New study finds Thwaites ‘Doomsday’ glacier ‘hanging on its nails’

Thwaites Glacier is in poor condition. Photo: NASA/OIB/Jeremy Harbeck

Thwaites Glacier, A slab of ice the size of Florida in Antarctica, attached to the skin of his teeth. If it collapsed completely, researchers believe it could raise global sea level by as much as 10 feet.

Known as the “Doomsday Glacier” due to the fallout from his loss, Thwaites is the largest in the world. It is 80 miles wide, and it was Focus on worrying for years.

In 2019, NASA released a report detailing a large cavity that appeared at the bottom of the Thwaites Glacier. About two-thirds the size of Manhattan and about 1,000 feet high, it was a harbinger of the glacier’s possible fate.

Thwaites Glacier is no ordinary glacier. It contains enough ice to raise sea levels around the world by nearly three feet. It also serves as a buttress to the glaciers behind, which, if slipped into the sea, would raise the ocean water by about eight feet.

And things seem to be getting worse. As the planet continues to warm, Thwaites is in dire straits—and so are we. Which is why researchers continue to monitor it closely. in New study Posted in natural earth sciences On Monday, the latest results from those eyes found that things are likely to get worse.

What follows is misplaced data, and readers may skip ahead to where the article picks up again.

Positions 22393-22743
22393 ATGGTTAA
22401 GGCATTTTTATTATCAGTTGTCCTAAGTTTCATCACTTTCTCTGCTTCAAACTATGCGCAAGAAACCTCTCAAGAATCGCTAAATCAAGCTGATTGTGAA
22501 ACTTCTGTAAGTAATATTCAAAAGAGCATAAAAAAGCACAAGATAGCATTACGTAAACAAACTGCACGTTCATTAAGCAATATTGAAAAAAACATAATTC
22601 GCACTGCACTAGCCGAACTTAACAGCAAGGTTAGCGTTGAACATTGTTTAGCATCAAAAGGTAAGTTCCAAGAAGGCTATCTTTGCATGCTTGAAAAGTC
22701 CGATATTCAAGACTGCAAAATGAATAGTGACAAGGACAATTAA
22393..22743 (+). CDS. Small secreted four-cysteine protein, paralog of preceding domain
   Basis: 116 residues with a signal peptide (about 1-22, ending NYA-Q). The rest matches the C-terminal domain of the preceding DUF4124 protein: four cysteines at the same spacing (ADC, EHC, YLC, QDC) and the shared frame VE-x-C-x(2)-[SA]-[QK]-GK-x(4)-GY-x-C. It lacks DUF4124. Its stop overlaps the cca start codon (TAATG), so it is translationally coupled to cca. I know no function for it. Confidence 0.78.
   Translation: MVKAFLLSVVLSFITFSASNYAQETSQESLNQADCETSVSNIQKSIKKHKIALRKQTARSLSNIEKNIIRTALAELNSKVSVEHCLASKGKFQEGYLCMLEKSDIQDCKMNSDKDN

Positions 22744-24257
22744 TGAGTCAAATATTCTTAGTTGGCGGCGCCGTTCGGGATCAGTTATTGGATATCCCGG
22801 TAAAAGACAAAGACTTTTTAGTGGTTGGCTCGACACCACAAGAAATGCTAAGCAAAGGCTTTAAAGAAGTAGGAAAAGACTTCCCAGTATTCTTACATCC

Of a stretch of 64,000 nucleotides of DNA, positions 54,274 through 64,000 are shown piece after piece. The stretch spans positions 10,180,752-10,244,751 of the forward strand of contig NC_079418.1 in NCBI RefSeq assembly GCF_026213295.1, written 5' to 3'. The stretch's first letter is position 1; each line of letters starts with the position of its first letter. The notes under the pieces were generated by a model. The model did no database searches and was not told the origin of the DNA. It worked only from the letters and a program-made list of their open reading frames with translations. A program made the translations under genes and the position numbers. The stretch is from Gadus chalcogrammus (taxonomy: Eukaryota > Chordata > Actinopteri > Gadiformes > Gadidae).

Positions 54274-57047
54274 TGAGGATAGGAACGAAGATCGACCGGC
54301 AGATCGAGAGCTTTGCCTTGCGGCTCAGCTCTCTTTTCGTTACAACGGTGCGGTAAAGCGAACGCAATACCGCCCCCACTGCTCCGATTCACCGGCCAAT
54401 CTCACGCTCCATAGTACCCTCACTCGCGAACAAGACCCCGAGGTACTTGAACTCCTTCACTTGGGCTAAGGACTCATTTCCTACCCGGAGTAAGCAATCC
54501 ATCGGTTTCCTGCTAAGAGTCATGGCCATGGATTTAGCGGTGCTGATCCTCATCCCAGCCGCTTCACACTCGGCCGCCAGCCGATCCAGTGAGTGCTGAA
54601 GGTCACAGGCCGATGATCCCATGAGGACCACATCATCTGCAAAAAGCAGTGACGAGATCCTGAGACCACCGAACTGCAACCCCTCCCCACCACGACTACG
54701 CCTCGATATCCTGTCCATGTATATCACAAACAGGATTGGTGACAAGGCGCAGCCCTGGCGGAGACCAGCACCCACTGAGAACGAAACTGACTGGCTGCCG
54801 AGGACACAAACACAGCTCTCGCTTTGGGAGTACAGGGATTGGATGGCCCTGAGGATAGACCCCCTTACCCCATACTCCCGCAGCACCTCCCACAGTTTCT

“Thwaites is really sticking to her fingernails today,” said study co-author Robert Larter and marine geophysicist at the British Antarctic Marine Survey, Robert Larter, in a press release. “We should expect to see large changes on small time scales in the future – even from year to year – once the glacier retreats beyond a shallow ledge at its bottom.”

Scientists have found that the glacier’s most recent receding rate is actually slower than it has been in the past few years. While on his face that might sound like a good thing, it’s actually a bad sign.

“Our results indicate pulses of very rapid retreat in the Thwaites glacier in the past two centuries, and possibly as recently as the mid-20th century,” said lead author Alistair Graham, of the University of South Florida’s School of Marine Sciences.

According to the researchers, as the glacier wanes, the time period before another rapid melting event shortens. The study predicted that another possibility could occur “in the coming decades”.

“Just a small kick for Thwaites can lead to a big response,” Graham said.